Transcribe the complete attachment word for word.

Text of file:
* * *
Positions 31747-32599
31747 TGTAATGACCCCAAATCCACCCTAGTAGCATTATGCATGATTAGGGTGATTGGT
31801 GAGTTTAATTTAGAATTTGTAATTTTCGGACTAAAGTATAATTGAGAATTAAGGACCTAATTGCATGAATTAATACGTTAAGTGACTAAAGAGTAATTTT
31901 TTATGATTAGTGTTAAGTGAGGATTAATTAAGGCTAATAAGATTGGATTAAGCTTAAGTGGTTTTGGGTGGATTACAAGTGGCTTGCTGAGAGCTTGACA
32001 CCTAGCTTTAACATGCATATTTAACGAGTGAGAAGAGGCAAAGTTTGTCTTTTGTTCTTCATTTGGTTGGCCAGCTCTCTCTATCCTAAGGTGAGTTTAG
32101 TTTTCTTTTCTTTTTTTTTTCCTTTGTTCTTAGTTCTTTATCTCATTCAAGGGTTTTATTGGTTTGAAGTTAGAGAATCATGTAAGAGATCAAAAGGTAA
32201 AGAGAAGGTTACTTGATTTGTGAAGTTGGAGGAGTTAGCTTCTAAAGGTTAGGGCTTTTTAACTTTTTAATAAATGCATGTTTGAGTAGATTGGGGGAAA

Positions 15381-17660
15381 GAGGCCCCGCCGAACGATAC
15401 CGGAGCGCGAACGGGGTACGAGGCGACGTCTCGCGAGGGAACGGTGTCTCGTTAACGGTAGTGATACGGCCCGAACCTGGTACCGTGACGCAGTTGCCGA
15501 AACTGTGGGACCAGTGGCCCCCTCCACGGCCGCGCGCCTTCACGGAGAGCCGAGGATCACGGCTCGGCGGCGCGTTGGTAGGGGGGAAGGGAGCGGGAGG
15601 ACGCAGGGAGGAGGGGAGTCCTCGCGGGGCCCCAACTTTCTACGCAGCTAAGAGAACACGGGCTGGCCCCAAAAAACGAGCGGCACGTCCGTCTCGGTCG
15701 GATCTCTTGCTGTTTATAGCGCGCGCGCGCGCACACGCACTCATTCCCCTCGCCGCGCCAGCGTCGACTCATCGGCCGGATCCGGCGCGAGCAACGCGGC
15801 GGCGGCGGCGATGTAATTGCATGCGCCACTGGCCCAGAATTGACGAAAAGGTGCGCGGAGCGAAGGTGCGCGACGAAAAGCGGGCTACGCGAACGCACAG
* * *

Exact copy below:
Positions 31747-32599
31747 TGTAATGACCCCAAATCCACCCTAGTAGCATTATGCATGATTAGGGTGATTGGT
31801 GAGTTTAATTTAGAATTTGTAATTTTCGGACTAAAGTATAATTGAGAATTAAGGACCTAATTGCATGAATTAATACGTTAAGTGACTAAAGAGTAATTTT
31901 TTATGATTAGTGTTAAGTGAGGATTAATTAAGGCTAATAAGATTGGATTAAGCTTAAGTGGTTTTGGGTGGATTACAAGTGGCTTGCTGAGAGCTTGACA
32001 CCTAGCTTTAACATGCATATTTAACGAGTGAGAAGAGGCAAAGTTTGTCTTTTGTTCTTCATTTGGTTGGCCAGCTCTCTCTATCCTAAGGTGAGTTTAG
32101 TTTTCTTTTCTTTTTTTTTTCCTTTGTTCTTAGTTCTTTATCTCATTCAAGGGTTTTATTGGTTTGAAGTTAGAGAATCATGTAAGAGATCAAAAGGTAA
32201 AGAGAAGGTTACTTGATTTGTGAAGTTGGAGGAGTTAGCTTCTAAAGGTTAGGGCTTTTTAACTTTTTAATAAATGCATGTTTGAGTAGATTGGGGGAAA

Positions 15381-17660
15381 GAGGCCCCGCCGAACGATAC
15401 CGGAGCGCGAACGGGGTACGAGGCGACGTCTCGCGAGGGAACGGTGTCTCGTTAACGGTAGTGATACGGCCCGAACCTGGTACCGTGACGCAGTTGCCGA
15501 AACTGTGGGACCAGTGGCCCCCTCCACGGCCGCGCGCCTTCACGGAGAGCCGAGGATCACGGCTCGGCGGCGCGTTGGTAGGGGGGAAGGGAGCGGGAGG
15601 ACGCAGGGAGGAGGGGAGTCCTCGCGGGGCCCCAACTTTCTACGCAGCTAAGAGAACACGGGCTGGCCCCAAAAAACGAGCGGCACGTCCGTCTCGGTCG
15701 GATCTCTTGCTGTTTATAGCGCGCGCGCGCGCACACGCACTCATTCCCCTCGCCGCGCCAGCGTCGACTCATCGGCCGGATCCGGCGCGAGCAACGCGGC
15801 GGCGGCGGCGATGTAATTGCATGCGCCACTGGCCCAGAATTGACGAAAAGGTGCGCGGAGCGAAGGTGCGCGACGAAAAGCGGGCTACGCGAACGCACAG